We invite papers which address physiological, psychological and political aspects of food, health, history, tourism and identity, as well as examining issues relating to food production, regulation and marketing, and analysing representations of and responses to food, health, history and tourism in cultural practices and media outlets, whether these focus on literature, film, television or the arts. Participants are encouraged to interpret these proposals generously and to adopt interdisciplinary approaches, as befits the traditions of this University of Central Lancashire conference series. The language of the conference will be English.

Abstract guidelines
Abstracts of 2-300 words should be sent as e-mail attachments in the first instance to the conference administrator, Liz Kelly: The deadline for submissions is 10 January 2006

Intending participants should supply, on a separate page, author's name, work address with telephone, fax and e-mail, job title and abstract title. Papers will be made available in advance on the conference website and where appropriate on the International Commission for the History of Travel and Tourism website at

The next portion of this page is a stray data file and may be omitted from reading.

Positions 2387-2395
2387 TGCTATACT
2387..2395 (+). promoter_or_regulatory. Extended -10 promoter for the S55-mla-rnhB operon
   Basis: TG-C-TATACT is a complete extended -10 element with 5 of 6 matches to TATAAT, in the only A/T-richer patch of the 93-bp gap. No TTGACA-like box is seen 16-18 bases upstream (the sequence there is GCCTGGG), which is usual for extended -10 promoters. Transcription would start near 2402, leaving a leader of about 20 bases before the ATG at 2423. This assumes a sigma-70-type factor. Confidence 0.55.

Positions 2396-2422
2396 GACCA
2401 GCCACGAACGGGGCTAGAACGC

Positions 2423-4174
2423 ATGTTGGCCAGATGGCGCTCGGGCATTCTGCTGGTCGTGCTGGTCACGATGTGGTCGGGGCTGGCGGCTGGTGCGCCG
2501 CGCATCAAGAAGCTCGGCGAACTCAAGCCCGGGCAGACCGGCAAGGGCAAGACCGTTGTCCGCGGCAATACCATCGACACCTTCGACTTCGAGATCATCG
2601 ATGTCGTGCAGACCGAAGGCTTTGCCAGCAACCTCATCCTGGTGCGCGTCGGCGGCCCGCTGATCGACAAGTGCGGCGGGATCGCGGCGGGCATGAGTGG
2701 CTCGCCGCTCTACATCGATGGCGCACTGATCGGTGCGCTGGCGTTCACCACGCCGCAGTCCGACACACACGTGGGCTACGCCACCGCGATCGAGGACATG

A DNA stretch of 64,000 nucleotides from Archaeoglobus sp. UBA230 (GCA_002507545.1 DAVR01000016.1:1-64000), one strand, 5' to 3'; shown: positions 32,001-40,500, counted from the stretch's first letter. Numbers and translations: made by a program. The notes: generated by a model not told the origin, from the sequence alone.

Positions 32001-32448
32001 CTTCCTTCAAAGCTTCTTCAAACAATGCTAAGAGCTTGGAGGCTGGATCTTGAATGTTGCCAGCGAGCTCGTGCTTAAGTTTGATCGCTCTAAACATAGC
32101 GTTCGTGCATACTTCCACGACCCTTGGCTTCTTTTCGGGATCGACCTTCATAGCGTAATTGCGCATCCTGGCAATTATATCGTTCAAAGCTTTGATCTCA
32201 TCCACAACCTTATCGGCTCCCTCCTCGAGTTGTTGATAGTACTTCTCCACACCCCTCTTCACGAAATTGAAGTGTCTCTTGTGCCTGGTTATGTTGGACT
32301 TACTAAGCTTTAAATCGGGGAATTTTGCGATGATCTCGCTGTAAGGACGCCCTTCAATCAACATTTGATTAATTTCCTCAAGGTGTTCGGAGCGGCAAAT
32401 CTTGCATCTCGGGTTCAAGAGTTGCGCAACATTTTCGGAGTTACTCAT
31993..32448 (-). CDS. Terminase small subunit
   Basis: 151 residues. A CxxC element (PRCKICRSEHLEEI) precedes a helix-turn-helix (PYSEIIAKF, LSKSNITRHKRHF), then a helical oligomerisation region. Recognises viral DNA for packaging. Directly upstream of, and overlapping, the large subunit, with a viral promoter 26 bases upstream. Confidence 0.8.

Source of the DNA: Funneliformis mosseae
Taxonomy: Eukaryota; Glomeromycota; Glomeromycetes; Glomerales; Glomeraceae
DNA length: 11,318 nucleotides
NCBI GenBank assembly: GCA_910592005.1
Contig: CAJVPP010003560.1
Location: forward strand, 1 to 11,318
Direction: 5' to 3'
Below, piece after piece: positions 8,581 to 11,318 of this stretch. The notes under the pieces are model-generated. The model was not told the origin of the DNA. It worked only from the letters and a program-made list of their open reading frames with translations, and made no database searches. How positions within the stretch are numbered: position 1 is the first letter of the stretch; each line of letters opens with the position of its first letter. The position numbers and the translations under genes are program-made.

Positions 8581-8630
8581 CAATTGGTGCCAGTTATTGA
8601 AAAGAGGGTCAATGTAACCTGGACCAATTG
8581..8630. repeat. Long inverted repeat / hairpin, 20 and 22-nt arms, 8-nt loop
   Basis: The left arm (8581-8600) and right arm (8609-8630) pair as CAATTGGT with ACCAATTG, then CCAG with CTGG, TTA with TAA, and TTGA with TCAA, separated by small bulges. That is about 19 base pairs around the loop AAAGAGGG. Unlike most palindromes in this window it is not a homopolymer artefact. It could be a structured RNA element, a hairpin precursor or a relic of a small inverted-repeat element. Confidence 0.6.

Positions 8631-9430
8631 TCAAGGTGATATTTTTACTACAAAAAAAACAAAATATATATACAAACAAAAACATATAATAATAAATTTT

In order to facilitate this process participants are asked to send copies of their paper to the conference organiser at least two weeks in advance of the conference opening.

Who should attend:
Participation and attendance are encouraged from academics and practitioners across a spectrum of disciplines, from the health professions through food, history and tourism studies to literary, cultural and media studies. Papers are welcomed from all strata of the academic profession, including postgraduates and research assistants, and plenary speakers will be of international standing

Reclaiming the Economy: the Role of Cooperative Enterprise, Ownership and Control

An International Conference on Cooperative Forms of Organization
Joint Sponsors: